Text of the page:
Drexel dragonThe Math ForumDonate to the Math Forum

Search All of the Math Forum:

Views expressed in these public forums are not endorsed by Drexel University or The Math Forum.

Math Forum » Discussions » sci.math.* » sci.math

Topic: An optimization problem
Replies: 19   Last Post: Sep 14, 2013 9:44 AM

Advanced Search

Back to Topic List Back to Topic List Jump to Tree View Jump to Tree View   Messages: [ Previous | Next ]

Posts: 11,740
Registered: 7/15/05
Re: An optimization problem
Posted: Sep 8, 2013 6:40 AM
  Click to see the message monospaced in plain text Plain Text   Click to reply to this topic Reply

Peter Percival wrote:
>quasi wrote:
>> Peter Percival wrote:
>>> quasi wrote:
>>>> William Elliot wrote:
>>>>> analyst41@hotmail.com wrote:

>>>>>> consider f(x1,x2,...xn) = {1 + sum(xi)^2)} / {1 +sum{x(i)}
>>>>>> 0 <=xi <=1 for all i.
>>>>>> The maximum function value of 1 occurs at either
>>>>>> all x's = 0 or all x's = 1.
>>>>>> Can an explicit formula be given for the minimum?

>>>>> Let g(x) = (1 + x^2)/(1 + x) and look for extreme values of g.

>>>> The function g is not applicable.
>>>> From the context, the OP intended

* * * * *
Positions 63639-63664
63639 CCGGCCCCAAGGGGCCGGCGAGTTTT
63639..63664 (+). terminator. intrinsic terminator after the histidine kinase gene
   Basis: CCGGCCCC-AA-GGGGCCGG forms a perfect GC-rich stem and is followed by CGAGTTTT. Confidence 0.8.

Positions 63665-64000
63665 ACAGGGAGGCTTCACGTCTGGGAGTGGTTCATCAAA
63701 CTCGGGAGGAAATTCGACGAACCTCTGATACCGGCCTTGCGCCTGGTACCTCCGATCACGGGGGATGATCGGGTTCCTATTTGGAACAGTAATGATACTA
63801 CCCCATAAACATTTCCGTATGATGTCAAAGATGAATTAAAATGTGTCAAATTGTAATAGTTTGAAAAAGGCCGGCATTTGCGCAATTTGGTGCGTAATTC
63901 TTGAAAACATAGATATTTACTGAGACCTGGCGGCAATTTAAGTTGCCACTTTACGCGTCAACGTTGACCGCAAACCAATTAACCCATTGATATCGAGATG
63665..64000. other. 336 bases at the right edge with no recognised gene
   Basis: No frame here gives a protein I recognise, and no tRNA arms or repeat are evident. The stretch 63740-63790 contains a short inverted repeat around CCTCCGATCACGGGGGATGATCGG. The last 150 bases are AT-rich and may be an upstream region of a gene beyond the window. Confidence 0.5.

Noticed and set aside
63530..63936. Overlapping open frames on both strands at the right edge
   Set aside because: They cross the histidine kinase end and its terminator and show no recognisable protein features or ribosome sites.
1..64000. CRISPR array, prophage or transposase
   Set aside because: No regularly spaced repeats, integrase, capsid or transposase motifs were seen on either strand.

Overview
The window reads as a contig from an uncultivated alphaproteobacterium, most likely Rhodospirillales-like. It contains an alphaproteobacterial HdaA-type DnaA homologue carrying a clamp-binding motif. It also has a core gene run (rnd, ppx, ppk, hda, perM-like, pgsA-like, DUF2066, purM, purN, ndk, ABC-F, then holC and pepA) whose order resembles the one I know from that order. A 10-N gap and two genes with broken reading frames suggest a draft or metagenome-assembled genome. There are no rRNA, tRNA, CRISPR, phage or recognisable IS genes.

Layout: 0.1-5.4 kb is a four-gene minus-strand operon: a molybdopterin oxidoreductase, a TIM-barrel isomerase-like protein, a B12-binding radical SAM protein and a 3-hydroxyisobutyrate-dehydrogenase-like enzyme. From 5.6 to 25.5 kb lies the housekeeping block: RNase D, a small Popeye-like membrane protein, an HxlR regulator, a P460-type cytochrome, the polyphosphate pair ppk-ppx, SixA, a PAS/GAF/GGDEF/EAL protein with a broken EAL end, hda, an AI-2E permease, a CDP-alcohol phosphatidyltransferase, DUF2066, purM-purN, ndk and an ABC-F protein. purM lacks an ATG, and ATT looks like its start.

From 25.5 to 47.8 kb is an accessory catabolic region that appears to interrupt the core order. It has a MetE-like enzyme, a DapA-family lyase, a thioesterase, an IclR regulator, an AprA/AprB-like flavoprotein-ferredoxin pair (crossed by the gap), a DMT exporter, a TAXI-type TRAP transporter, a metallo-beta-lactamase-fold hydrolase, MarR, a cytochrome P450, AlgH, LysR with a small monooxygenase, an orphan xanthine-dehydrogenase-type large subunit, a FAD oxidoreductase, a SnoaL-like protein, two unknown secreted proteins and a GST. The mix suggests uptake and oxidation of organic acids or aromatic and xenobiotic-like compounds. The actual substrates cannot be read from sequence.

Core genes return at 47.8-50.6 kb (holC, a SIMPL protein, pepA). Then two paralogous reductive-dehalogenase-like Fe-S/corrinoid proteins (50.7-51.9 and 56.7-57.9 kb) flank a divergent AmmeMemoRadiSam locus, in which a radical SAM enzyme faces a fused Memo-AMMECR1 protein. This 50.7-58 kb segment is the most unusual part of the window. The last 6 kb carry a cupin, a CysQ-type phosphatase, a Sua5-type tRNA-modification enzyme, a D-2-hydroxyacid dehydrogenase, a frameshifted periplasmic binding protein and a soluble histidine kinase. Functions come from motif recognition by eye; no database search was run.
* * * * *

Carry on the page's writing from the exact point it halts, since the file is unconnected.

>>>> f(x_1, ..., x_n) = (1 + sum((x_i)^2))/(1 + sum(x_i))
>>>> whereas you interpreted it (incorrectly) as
>>>> f(x_1, ..., x_n) = (1 + (sum(x_i))^2))/(1 + sum(x_i))
>>>> Of the two possible interpretations above, only the first is
>>>> consistent with the OP's claim that for all n, the maximum
>>>> value of f is 1.

>>> I know nothing about such problems, but is it not clear that
>>> _if_ there is a minimum,

>> Let X denote the standard unit cube in R^n.
>> Since f is a continuous real-valued function with domain X, and
>> since X is compact, it follows that f achieves a minimum value
>> on X.

>>> it occurs at some point where all the x_i's are equal?
>> No, that's not automatic -- it requires proof.

>Indeed so. What I meant when I said it was clear is that the
>proof is very simple and can be be done in ones head.
>For simplicity's sake let n = 2, x_1 = y and x_2 = z, then my
>claim is that if
> (1 + y^2 + z^2)/(1 + y + z)
>has a minimum, then y = z there. Why is that clear? Because
>if it weren't so then
> (1 + y^2 + z^2)/(1 + y + z) =/= (1 + z^2 + y^2)/(1 + z + y).

No, your appeal to symmetry doesn't support your claim unless
you know that there is a _unique_ point in R^2 for which the
function achieves a minimum.

If all you know is that the function f is symmetric in the
variables y and z and that f achieves a global minimum value
somewhere in the domain, that's not enough to conclude that
the global minimum value can be achieved at some point for
which y = z.


Point your RSS reader here for a feed of the latest messages in this topic.

[Privacy Policy] [Terms of Use]

© Drexel University 1994-2015. All Rights Reserved.
The Math Forum is a research and educational enterprise of the Drexel University School of Education.